This means that there is no such thing as an uncountable set.

This also affects the "completeness" of an ordered field. In topology, it is believed that the set of reals is complete and the rationals is not. But according to my logic, both the rationals and the irrationals are complete. You may say, what about √2? There is no rational number at that point on the line, therefore the rational number line must have a space at that point. I might say that the irrationals must have a space at 1, since 1 is not irrational. But the irrationals do not have a space at one, since .9 repeating fills that space. You may say, you are not only implying that rationals and irrationals have the same density on the number line, you are implying that there is a one-to-one correspondence between them. If they have the same infinite density, then they must overlay equally at infinity, one rational melding into one irrational. Yes, that is what I am saying.

The problem with irrationals is that they are unwieldy. They are not tidy. They are not convenient for our equations. But remember that most rationals are not wieldy either. Most rationals are huge, and would be exactly as inconvenient to us as irrationals. A supergiant rational is just as much beyond our precise use as an irrational. As both rationals and irrationals approach infinity, therefore, they both approach an infinite untidiness. At infinity, a rational is irrational. It is then an infinite ratio, which is just as untidy as an infinite decimal point. The only difference is that irrationals show an infinite untidiness in the vicinity of zero. Whereas rationals are infinitely untidy only at +/- infinity. Near zero, the rationals are tidy.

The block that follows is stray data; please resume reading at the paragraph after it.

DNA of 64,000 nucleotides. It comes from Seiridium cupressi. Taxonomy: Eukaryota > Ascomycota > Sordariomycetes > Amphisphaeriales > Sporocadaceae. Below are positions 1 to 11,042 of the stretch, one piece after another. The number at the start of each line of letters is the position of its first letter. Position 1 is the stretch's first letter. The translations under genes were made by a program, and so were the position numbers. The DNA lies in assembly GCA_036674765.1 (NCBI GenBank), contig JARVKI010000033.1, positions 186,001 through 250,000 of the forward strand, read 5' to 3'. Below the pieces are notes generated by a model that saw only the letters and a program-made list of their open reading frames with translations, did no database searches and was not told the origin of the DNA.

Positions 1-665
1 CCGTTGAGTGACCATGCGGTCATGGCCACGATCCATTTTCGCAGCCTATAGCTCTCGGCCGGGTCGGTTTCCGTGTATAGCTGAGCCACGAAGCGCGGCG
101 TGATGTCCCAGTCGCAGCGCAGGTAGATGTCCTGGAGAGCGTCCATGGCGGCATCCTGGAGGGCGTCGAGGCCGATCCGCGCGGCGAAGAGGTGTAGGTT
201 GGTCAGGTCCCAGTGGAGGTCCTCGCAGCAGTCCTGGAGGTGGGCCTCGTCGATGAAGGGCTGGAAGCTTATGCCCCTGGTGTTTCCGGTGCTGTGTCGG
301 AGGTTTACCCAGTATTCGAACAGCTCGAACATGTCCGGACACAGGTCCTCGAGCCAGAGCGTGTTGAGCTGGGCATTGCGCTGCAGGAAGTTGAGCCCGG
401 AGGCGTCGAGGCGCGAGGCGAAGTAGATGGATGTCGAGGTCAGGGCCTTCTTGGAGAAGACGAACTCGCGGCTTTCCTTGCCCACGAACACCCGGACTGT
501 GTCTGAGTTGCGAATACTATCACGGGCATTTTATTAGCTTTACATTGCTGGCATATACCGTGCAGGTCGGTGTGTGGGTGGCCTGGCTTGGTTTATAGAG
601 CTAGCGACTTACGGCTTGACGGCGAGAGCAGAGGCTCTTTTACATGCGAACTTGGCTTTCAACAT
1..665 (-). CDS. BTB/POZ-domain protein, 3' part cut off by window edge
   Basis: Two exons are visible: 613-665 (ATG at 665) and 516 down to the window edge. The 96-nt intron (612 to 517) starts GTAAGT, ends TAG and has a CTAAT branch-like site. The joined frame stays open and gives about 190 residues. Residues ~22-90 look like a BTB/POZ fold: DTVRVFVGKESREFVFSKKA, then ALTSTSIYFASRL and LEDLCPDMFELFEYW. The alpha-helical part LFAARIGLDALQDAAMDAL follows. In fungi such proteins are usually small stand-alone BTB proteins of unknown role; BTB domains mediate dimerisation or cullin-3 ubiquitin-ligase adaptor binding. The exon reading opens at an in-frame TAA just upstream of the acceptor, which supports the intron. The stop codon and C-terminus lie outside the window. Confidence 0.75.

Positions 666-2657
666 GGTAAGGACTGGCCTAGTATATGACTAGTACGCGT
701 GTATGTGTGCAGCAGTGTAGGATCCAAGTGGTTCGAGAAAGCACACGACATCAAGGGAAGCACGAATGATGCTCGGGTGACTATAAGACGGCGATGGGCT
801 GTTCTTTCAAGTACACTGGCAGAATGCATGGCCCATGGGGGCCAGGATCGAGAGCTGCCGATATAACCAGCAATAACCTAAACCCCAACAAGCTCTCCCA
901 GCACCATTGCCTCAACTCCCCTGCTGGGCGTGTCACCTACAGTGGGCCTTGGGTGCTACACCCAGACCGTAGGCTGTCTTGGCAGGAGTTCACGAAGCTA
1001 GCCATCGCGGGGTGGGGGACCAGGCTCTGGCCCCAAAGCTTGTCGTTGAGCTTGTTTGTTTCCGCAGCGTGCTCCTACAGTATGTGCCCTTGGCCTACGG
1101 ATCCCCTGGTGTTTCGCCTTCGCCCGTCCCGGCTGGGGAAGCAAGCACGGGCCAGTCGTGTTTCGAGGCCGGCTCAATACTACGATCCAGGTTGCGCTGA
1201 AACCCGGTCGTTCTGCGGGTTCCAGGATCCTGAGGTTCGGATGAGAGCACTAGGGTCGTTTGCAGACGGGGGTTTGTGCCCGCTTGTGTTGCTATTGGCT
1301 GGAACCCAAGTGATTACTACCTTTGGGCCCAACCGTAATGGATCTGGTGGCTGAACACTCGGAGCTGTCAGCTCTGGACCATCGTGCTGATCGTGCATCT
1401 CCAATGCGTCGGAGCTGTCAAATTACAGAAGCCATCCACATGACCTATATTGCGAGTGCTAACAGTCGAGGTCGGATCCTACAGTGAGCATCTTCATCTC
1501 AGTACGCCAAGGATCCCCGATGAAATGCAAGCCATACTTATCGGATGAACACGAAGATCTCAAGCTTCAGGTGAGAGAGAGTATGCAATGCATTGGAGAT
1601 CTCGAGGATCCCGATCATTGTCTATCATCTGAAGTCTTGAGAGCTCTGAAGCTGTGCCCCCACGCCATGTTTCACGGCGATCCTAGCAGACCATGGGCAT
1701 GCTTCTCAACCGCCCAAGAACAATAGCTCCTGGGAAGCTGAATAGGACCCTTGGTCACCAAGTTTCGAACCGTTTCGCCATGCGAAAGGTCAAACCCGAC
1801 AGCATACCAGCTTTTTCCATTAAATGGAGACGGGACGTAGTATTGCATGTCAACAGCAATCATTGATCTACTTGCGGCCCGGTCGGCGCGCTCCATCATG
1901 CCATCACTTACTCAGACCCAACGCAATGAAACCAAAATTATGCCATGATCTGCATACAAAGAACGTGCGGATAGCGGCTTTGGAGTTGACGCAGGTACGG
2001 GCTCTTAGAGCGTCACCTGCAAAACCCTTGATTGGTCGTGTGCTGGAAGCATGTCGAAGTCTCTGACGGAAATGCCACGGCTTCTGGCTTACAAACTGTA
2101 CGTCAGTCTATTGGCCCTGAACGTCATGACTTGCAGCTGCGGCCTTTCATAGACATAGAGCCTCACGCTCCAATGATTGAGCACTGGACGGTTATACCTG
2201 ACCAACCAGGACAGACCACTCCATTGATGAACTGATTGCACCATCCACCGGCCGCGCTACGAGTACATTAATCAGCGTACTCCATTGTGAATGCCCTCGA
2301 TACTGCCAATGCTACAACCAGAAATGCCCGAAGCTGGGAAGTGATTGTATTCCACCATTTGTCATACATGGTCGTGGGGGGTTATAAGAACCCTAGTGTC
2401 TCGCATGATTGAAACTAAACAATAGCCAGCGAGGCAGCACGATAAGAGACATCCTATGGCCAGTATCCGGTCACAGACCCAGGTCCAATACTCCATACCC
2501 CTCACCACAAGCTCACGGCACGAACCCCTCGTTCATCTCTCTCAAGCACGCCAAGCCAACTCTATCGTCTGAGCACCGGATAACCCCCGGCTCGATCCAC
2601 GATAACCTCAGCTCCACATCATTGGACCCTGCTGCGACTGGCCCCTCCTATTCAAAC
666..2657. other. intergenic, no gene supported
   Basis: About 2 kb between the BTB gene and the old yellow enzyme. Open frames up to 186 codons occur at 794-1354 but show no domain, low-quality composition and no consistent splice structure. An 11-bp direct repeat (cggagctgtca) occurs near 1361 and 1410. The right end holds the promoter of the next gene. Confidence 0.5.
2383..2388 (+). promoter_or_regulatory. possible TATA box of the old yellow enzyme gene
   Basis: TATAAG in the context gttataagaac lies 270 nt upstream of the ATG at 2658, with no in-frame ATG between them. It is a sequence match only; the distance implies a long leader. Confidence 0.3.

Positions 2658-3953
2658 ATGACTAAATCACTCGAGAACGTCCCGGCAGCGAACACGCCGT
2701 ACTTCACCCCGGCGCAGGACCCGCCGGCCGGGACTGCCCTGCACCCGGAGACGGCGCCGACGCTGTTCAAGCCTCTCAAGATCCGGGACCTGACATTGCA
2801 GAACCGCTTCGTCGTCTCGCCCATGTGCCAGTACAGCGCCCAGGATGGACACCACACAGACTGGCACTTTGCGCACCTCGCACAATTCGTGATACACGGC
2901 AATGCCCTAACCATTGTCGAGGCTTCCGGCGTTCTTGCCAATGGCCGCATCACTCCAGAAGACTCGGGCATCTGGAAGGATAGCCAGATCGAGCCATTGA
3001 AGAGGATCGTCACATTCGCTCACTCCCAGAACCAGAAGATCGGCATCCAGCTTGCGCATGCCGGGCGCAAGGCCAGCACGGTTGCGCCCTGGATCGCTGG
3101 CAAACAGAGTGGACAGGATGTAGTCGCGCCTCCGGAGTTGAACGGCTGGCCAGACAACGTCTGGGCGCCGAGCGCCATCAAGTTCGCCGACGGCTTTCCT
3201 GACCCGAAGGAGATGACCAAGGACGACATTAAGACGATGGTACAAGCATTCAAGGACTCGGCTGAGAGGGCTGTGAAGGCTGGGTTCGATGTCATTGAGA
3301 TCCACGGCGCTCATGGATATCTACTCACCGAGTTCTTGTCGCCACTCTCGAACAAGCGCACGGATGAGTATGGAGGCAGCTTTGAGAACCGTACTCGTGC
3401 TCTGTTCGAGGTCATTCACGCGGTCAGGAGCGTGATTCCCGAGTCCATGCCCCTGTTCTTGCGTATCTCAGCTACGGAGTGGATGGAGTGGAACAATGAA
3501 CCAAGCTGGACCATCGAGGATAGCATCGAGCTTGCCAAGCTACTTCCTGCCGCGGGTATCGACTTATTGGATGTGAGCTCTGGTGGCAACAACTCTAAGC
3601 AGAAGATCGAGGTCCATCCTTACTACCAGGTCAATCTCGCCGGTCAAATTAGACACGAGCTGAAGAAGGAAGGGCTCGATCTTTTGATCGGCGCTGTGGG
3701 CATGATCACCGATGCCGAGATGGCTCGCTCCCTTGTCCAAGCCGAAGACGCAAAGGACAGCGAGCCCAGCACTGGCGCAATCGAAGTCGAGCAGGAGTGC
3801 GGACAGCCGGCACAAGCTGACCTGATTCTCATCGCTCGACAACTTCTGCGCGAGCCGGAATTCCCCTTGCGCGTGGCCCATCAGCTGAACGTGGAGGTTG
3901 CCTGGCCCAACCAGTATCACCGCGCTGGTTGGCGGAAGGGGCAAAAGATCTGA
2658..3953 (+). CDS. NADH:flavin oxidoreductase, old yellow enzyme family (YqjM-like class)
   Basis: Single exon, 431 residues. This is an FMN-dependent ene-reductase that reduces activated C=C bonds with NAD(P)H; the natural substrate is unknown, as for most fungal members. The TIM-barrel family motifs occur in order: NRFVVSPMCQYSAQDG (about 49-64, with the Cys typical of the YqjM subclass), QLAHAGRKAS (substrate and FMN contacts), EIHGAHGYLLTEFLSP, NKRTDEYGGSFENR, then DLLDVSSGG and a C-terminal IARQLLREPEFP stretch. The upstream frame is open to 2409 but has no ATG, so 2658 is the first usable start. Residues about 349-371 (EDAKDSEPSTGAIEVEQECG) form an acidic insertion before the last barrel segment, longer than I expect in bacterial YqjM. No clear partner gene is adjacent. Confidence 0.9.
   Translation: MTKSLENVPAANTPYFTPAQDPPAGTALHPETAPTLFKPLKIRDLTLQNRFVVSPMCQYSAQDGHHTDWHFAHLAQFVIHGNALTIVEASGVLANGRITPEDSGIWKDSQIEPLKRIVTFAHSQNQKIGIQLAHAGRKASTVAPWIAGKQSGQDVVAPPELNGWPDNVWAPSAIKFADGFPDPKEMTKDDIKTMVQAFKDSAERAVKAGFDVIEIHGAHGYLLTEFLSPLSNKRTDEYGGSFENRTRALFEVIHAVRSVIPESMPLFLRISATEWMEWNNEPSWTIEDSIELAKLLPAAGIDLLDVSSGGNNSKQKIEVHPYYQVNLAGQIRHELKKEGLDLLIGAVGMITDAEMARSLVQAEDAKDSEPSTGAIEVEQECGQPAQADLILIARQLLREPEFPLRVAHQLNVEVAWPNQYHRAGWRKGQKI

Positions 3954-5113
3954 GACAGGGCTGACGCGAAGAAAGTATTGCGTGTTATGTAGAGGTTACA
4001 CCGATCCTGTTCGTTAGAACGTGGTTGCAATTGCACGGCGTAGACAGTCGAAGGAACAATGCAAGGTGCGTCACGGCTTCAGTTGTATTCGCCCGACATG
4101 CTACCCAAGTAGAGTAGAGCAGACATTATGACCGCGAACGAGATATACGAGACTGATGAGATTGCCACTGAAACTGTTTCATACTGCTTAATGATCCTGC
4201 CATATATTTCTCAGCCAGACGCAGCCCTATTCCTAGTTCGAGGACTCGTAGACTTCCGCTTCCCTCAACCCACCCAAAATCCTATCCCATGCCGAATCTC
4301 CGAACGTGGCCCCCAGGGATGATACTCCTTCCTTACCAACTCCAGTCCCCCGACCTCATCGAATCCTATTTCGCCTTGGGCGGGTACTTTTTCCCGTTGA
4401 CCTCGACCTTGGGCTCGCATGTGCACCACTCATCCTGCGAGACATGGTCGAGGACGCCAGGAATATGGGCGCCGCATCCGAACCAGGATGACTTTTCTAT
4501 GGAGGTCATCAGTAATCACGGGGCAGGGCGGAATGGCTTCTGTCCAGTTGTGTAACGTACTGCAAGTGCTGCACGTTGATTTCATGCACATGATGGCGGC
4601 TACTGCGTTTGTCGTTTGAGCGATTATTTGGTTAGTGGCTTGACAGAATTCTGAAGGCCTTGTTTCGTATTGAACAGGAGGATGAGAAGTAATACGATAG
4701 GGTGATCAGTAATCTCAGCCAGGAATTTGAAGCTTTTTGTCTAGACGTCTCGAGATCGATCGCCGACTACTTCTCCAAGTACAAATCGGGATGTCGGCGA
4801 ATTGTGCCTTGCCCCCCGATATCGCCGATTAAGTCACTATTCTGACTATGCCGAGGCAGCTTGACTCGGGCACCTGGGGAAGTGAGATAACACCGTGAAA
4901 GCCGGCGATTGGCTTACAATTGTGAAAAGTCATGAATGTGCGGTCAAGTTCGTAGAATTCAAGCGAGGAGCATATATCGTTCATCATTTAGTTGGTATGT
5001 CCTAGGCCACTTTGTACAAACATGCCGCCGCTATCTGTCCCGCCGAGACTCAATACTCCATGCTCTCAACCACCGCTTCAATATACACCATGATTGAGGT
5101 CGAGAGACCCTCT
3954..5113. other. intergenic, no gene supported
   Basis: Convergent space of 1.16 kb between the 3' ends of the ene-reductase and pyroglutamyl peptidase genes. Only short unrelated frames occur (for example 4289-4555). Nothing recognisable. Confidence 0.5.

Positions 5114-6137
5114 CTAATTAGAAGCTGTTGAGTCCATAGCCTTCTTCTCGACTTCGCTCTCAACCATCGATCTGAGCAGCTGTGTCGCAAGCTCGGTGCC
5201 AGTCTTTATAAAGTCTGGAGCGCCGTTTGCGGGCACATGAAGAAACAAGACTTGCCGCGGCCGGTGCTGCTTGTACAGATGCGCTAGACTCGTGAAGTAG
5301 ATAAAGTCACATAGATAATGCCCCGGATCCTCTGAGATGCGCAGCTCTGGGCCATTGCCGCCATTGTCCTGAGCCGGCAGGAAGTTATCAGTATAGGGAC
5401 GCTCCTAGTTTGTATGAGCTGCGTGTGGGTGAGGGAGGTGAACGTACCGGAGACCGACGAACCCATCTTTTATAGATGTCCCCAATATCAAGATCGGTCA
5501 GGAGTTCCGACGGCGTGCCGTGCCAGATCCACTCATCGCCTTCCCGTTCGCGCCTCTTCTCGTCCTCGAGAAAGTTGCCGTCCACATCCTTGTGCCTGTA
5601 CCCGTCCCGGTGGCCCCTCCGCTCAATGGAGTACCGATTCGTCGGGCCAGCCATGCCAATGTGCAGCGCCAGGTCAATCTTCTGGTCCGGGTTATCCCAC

The strange thing is that the real world, being continuous, is like the number line at infinity. The real world is existence at infinity. The tidy numberline near zero—composed of the integers and smallest rationals—is the abstraction, because it is a simplification. It is a gross simplification of reality. Most often we calculate using these tidy numbers, far from infinity. But we live at a mathematical infinity.

I do not mean this to sound esoteric or avant garde. I am not suggesting any sort of mysticism. I am simply remarking that an assumption of physical continuity is equivalent in many ways to an assumption that reality is the number line at infinity. That is, all the infinite numbers, rational, irrational, real, etc, are in place. They exist simultaneously on the abstract numberline, either overlayed, or resolving one to one.